Britain's Lloyds Bank is testing whether near-field communications (NFC) can be used to effectively and securely authenticate a customer's identity when setting up mobile banking.
Around 125 people have participated in the organisation's 'tap to bank' trial, which involves tapping a Lloyds Bank card equipped with an NFC chip against a customer's NFC-enabled Android smartphone for instant authentication.
It removes the need for the customer to wait for a phone call from an automated system and go through the process of registering for mobile banking.
The bank said the trial had found most of the participants considered the new approach "simpler, quicker and easier to use". The testing also indicated the technology could be used in other areas, such as new payment authentication, the bank said.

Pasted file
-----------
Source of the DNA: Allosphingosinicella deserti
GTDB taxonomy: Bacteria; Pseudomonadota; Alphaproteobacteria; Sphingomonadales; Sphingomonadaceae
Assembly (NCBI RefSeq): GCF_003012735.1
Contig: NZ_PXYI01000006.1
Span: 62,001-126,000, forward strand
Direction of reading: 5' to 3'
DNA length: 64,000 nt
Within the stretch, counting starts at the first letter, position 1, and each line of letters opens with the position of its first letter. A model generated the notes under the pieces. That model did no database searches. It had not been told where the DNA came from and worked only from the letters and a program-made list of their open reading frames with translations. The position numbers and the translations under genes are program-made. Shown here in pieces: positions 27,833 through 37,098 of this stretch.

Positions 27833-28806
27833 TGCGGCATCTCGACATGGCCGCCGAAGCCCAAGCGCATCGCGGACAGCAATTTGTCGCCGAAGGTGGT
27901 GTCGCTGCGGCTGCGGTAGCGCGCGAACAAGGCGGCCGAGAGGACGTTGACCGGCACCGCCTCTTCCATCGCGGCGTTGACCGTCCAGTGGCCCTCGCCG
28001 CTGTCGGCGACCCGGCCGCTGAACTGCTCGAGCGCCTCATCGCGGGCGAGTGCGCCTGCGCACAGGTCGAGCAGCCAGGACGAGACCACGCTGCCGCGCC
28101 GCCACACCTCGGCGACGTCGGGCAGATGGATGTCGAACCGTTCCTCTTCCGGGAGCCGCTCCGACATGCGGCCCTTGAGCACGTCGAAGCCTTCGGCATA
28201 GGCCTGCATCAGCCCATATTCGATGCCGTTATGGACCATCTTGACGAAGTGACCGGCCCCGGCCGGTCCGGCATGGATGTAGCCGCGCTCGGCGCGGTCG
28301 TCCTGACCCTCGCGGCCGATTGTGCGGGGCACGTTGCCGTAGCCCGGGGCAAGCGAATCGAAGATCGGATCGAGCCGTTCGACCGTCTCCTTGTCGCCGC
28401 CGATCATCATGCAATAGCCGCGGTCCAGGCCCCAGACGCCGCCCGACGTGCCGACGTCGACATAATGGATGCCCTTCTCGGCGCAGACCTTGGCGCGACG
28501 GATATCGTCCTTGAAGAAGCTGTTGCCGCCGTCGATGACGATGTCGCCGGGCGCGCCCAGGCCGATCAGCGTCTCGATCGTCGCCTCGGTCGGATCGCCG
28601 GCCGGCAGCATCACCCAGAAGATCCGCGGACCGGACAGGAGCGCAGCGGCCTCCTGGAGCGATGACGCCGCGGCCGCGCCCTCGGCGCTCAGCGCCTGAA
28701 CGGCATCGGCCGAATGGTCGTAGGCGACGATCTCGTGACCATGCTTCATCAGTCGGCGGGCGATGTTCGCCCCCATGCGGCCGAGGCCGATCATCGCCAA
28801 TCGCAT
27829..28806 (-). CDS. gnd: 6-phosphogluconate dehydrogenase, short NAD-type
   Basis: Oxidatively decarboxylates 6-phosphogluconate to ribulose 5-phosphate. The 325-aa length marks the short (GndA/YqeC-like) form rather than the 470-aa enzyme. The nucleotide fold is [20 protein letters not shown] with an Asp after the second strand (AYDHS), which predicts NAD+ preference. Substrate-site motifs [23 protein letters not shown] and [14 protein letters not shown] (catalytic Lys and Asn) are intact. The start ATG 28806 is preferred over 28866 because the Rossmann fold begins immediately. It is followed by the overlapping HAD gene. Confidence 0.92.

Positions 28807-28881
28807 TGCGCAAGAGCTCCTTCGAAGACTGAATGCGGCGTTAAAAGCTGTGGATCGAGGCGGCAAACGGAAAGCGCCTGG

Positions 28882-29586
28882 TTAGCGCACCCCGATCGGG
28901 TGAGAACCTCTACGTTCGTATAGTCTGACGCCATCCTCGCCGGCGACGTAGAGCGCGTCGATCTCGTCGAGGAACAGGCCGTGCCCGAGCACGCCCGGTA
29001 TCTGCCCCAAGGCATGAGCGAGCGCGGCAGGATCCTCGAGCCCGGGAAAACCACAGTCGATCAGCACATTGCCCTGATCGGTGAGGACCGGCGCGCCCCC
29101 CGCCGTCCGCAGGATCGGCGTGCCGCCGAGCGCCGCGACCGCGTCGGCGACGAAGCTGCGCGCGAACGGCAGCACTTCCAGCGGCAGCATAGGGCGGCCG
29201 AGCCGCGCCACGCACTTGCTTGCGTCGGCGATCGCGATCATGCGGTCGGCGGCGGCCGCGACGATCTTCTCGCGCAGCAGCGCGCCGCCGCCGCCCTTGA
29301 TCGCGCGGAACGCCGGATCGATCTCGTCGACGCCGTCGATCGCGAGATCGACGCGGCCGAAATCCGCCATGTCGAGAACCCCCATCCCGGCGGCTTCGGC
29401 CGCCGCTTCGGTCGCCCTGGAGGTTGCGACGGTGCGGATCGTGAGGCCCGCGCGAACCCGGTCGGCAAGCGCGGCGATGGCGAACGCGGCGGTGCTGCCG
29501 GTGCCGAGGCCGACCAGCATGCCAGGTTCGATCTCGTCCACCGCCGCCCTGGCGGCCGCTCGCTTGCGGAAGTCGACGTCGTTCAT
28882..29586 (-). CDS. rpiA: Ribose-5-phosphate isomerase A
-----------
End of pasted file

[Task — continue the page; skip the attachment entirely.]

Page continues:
Lloyds is also offering a new authentication process for certain tasks within deskop internet banking.
Rather than wait for a phone call, customers can verify a request - such as setting up new beneficiaries, standing orders, making international payments or resetting internet banking passwords - by logging in to their mobile banking app.
According to the bank, this method of authentication takes less than 20 seconds to complete - "a lot quicker" than the automated phone call approach, it said.
"The potential for the process failing is also reduced, removing issues such as network connections dropping due to a lack of signal for calls," the bank said.
The new authentication process is currently only available to Android users, but the bank has previously said it will support Apple Pay when the payments solution lands in the UK.
It claims to have 2.5 million active mobile banking users.
Lloyds Bank has previously promised to invest £1 billion (A$1.5 billion) into its digital capability over the next three years.
Following the international group's decision to focus on its UK business in 2013, Australian bank Westpac bought Lloyd's local asset finance business CFAL and its BOSI corporate loan portfolio for A$1.45 billion.